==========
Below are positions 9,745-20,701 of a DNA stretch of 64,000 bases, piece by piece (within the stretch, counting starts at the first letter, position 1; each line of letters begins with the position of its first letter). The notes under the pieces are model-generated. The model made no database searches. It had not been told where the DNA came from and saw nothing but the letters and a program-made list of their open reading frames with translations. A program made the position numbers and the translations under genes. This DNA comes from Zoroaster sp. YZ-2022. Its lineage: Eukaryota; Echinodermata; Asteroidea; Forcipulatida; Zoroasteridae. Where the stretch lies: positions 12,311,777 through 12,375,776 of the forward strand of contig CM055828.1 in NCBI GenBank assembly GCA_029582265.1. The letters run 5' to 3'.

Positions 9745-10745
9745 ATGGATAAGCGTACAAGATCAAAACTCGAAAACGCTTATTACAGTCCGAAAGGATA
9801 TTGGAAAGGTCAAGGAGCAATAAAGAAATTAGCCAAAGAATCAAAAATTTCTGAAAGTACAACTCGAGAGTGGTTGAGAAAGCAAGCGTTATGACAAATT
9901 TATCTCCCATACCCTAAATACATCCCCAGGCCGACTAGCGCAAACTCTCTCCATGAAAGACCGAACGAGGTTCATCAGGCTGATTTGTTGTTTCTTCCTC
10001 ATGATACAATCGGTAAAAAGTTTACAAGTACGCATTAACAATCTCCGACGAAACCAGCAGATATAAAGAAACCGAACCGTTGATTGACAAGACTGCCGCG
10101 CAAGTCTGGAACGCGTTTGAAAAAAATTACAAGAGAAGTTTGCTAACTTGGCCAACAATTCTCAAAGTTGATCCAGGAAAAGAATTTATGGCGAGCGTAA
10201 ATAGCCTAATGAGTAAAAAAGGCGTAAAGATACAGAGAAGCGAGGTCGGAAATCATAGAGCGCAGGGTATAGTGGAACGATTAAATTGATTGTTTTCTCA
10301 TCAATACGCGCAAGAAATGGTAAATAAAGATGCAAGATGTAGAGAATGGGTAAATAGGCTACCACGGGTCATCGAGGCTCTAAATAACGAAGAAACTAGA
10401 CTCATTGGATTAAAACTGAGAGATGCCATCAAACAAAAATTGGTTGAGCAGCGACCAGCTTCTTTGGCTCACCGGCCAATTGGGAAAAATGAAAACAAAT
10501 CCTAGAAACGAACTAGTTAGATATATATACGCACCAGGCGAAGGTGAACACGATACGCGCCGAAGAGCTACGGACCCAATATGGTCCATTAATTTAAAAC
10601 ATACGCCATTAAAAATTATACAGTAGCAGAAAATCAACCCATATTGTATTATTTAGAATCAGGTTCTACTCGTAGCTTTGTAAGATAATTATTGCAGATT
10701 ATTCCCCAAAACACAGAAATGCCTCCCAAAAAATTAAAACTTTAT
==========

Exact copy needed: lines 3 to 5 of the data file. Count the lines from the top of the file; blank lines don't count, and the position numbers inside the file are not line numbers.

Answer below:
9745 ATGGATAAGCGTACAAGATCAAAACTCGAAAACGCTTATTACAGTCCGAAAGGATA
9801 TTGGAAAGGTCAAGGAGCAATAAAGAAATTAGCCAAAGAATCAAAAATTTCTGAAAGTACAACTCGAGAGTGGTTGAGAAAGCAAGCGTTATGACAAATT
9901 TATCTCCCATACCCTAAATACATCCCCAGGCCGACTAGCGCAAACTCTCTCCATGAAAGACCGAACGAGGTTCATCAGGCTGATTTGTTGTTTCTTCCTC